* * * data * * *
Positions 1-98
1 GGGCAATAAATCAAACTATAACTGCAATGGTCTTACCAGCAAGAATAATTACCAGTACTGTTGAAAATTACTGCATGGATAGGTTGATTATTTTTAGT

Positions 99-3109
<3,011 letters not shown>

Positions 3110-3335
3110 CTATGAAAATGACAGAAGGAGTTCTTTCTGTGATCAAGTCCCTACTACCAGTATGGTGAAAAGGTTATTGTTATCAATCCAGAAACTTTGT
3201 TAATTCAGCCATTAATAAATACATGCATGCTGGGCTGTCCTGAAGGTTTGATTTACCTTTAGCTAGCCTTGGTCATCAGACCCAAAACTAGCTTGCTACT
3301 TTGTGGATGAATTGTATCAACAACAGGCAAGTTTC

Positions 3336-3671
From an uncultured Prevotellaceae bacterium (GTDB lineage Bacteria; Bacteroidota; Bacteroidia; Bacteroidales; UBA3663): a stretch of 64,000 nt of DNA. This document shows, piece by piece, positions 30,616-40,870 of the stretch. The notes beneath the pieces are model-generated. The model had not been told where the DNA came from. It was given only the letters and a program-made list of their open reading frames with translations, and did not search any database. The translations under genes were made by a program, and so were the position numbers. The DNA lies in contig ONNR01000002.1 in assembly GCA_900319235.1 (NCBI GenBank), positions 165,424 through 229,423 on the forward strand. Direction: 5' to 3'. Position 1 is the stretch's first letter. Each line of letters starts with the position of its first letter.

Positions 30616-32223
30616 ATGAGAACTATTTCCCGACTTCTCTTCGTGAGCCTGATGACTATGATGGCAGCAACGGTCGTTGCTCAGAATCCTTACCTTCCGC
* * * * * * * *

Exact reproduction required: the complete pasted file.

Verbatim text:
Positions 1-98
1 GGGCAATAAATCAAACTATAACTGCAATGGTCTTACCAGCAAGAATAATTACCAGTACTGTTGAAAATTACTGCATGGATAGGTTGATTATTTTTAGT

Positions 99-3109
<3,011 letters not shown>

Positions 3110-3335
3110 CTATGAAAATGACAGAAGGAGTTCTTTCTGTGATCAAGTCCCTACTACCAGTATGGTGAAAAGGTTATTGTTATCAATCCAGAAACTTTGT
3201 TAATTCAGCCATTAATAAATACATGCATGCTGGGCTGTCCTGAAGGTTTGATTTACCTTTAGCTAGCCTTGGTCATCAGACCCAAAACTAGCTTGCTACT
3301 TTGTGGATGAATTGTATCAACAACAGGCAAGTTTC

Positions 3336-3671
From an uncultured Prevotellaceae bacterium (GTDB lineage Bacteria; Bacteroidota; Bacteroidia; Bacteroidales; UBA3663): a stretch of 64,000 nt of DNA. This document shows, piece by piece, positions 30,616-40,870 of the stretch. The notes beneath the pieces are model-generated. The model had not been told where the DNA came from. It was given only the letters and a program-made list of their open reading frames with translations, and did not search any database. The translations under genes were made by a program, and so were the position numbers. The DNA lies in contig ONNR01000002.1 in assembly GCA_900319235.1 (NCBI GenBank), positions 165,424 through 229,423 on the forward strand. Direction: 5' to 3'. Position 1 is the stretch's first letter. Each line of letters starts with the position of its first letter.

Positions 30616-32223
30616 ATGAGAACTATTTCCCGACTTCTCTTCGTGAGCCTGATGACTATGATGGCAGCAACGGTCGTTGCTCAGAATCCTTACCTTCCGC